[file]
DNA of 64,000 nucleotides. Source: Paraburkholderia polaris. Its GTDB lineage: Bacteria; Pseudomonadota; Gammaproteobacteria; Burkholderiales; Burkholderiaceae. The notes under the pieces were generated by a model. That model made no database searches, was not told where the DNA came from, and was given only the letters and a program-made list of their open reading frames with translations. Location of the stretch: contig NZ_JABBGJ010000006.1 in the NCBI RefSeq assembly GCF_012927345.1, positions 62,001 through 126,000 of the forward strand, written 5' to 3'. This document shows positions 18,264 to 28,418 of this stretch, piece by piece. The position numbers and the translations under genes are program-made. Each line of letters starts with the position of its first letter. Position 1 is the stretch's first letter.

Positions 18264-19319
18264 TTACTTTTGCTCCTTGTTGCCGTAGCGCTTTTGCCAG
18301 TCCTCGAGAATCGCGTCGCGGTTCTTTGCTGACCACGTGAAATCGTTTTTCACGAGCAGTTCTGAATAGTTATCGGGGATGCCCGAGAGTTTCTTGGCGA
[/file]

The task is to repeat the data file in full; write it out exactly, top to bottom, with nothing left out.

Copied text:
DNA of 64,000 nucleotides. Source: Paraburkholderia polaris. Its GTDB lineage: Bacteria; Pseudomonadota; Gammaproteobacteria; Burkholderiales; Burkholderiaceae. The notes under the pieces were generated by a model. That model made no database searches, was not told where the DNA came from, and was given only the letters and a program-made list of their open reading frames with translations. Location of the stretch: contig NZ_JABBGJ010000006.1 in the NCBI RefSeq assembly GCF_012927345.1, positions 62,001 through 126,000 of the forward strand, written 5' to 3'. This document shows positions 18,264 to 28,418 of this stretch, piece by piece. The position numbers and the translations under genes are program-made. Each line of letters starts with the position of its first letter. Position 1 is the stretch's first letter.

Positions 18264-19319
18264 TTACTTTTGCTCCTTGTTGCCGTAGCGCTTTTGCCAG
18301 TCCTCGAGAATCGCGTCGCGGTTCTTTGCTGACCACGTGAAATCGTTTTTCACGAGCAGTTCTGAATAGTTATCGGGGATGCCCGAGAGTTTCTTGGCGA